How To Prevent Bacterial Leaf Scorch
Sadly, there is no cure for Bacterial Leaf Scorch. However, the situation is not completely out of your hands! You can take steps to keep your trees healthy and strong so they’re prepared if they ever develop this disease.
If your trees do fall victim to Bacterial Leaf Scorch, you can help them last longer by sanitizing them and pruning any and all branches and limbs that are infected. While pruning, don’t forget to clean your tools and equipment with a bleach solution to avoid spreading the infection!
Feel free to hire a certified arborist to handle the job for you. They will ensure all tools are properly sanitized during the pruning process.
How To Treat Tree Rust
Rust is not as harmful as other diseases like Anthracnose. However, it’s important to properly treat it to prevent it from spreading. The primary way of treating this is by removing all infected leaves and applying fungicide to prevent the disease from returning. A certified arborist will get the job done for you so you don’t have to worry about proper application techniques.
Removal May Be Necessary When…
While full removal should be the last resort, it is sometimes necessary when there are severe problems that could put you, your property, and others in danger. Here are four signs to look out for when deciding on full extraction:
- There is severe trunk damage or rot
- The trunk is hollow
- There are large dead branches
- Sudden leaning
Severe Trunk Damage & Rot
In serious cases, these wounds can harm the layer of the trunk that is responsible for carrying water and other nutrients throughout the tree! Here is a good way to measure the seriousness of the wounds: if more than 25% of the trunk’s circumference is damaged, then the tree will most likely not heal and needs to be extracted. However, even when less than 25% is damaged, there is still a chance that full removal will be needed later on. For this reason, it’s important that you regularly inspect your trees. Mike Timber’s Tree Removal would be happy to schedule routine visits for you.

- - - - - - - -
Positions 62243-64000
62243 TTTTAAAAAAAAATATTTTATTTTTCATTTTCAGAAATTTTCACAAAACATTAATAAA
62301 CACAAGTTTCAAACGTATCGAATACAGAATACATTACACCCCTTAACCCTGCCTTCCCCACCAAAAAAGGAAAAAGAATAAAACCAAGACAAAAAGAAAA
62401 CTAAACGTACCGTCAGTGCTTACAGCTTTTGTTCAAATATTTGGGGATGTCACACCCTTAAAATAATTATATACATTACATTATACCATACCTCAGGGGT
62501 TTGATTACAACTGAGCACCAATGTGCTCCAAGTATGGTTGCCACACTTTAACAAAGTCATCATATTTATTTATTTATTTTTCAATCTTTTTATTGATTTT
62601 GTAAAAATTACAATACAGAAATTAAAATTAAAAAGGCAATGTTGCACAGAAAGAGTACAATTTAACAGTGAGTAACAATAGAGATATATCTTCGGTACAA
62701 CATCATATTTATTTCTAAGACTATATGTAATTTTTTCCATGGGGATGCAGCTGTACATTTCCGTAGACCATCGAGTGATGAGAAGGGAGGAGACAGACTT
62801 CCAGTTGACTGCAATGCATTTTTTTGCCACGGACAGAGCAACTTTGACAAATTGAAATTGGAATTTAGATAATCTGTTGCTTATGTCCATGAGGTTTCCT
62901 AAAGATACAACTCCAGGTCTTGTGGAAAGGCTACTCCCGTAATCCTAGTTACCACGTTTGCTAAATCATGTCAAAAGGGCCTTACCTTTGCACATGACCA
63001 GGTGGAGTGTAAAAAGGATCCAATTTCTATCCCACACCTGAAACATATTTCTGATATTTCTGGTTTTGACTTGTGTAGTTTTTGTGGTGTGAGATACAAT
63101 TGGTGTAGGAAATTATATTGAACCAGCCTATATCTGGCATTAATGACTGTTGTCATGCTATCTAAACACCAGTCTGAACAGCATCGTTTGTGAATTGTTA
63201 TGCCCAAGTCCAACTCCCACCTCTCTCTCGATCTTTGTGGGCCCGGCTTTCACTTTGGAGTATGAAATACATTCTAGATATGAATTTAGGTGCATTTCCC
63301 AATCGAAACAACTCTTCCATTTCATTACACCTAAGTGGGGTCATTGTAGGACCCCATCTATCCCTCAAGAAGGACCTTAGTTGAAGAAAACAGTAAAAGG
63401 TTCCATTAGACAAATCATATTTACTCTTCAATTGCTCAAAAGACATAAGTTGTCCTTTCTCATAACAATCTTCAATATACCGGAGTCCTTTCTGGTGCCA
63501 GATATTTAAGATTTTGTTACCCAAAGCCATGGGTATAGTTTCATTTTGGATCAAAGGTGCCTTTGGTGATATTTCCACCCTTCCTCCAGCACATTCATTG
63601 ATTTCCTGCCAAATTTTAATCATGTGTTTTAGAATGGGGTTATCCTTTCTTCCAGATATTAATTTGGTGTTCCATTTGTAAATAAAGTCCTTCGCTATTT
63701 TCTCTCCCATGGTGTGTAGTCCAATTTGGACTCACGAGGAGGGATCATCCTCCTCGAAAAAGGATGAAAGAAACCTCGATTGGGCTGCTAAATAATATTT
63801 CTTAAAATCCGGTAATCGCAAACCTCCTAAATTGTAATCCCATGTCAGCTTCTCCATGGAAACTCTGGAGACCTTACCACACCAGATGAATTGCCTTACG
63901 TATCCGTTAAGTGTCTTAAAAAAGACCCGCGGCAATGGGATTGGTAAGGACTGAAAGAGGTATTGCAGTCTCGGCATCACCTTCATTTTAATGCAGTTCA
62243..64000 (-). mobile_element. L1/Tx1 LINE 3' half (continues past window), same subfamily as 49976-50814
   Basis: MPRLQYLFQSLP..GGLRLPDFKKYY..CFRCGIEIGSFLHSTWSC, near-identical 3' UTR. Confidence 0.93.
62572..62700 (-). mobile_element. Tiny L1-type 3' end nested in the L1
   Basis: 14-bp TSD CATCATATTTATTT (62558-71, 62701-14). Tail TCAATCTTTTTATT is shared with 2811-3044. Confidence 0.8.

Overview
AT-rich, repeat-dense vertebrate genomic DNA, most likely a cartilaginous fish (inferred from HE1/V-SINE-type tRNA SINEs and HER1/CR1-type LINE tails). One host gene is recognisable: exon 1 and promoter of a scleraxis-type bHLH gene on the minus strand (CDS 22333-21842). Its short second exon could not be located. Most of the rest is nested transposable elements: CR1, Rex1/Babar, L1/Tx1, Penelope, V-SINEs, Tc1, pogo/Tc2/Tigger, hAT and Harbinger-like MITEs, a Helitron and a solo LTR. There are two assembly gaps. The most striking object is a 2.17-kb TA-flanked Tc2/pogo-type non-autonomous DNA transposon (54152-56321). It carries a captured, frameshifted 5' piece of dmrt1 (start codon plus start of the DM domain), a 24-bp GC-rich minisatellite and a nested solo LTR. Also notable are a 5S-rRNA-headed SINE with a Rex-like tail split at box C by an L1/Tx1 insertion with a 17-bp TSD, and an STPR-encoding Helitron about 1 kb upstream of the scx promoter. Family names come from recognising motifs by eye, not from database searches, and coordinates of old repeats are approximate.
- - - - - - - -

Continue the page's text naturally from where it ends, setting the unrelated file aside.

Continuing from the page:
A Hollow Trunk
Another common sign that you need full removal is a hollow trunk. While it is true that hollow trees can live a long time since the tissue that sustains life is on the outside, if enough of the trunk is hollow and/or rotten, it is weak and won’t stand long. If more than 30% of the trunk is hollow, then it’s probably best to hire a licensed arborist for full extraction.
Beware Of Large Dead Branches!
There are several factors to consider with large, dead branches and whether removal is the best option. Dying limbs can be the result of disease, fungus, insects, or they could simply reveal the tree is self-thinning and trying to preserve itself. If more than a quarter of the branches are dead or dying, you and your property may be in danger and full removal is necessary.
If you see several large, dead branches on only one side of the tree, this could reveal root or trunk damage. It’s best to hire a certified tree surgeon to inspect the situation and help you decide whether only certain limbs or the entire tree needs to be removed.
Not all trees that lean are dangerous. Species like Oak with stronger wood can remain standing and do not always need to be removed. However, it’s important that you carefully inspect any leaning tree on your property. Leaning can be a sign of root damage and rotting, which can pose a safety hazard if your home or other property is in the fell path. Have an experienced arborist investigate the situation.
Mike Timber’s Tree Removal would be happy to visit your home and ensure your property is in safe condition. Give them a call today!
Planting new trees on your property? Check out our next article “Tree Care Tips For Marylanders“!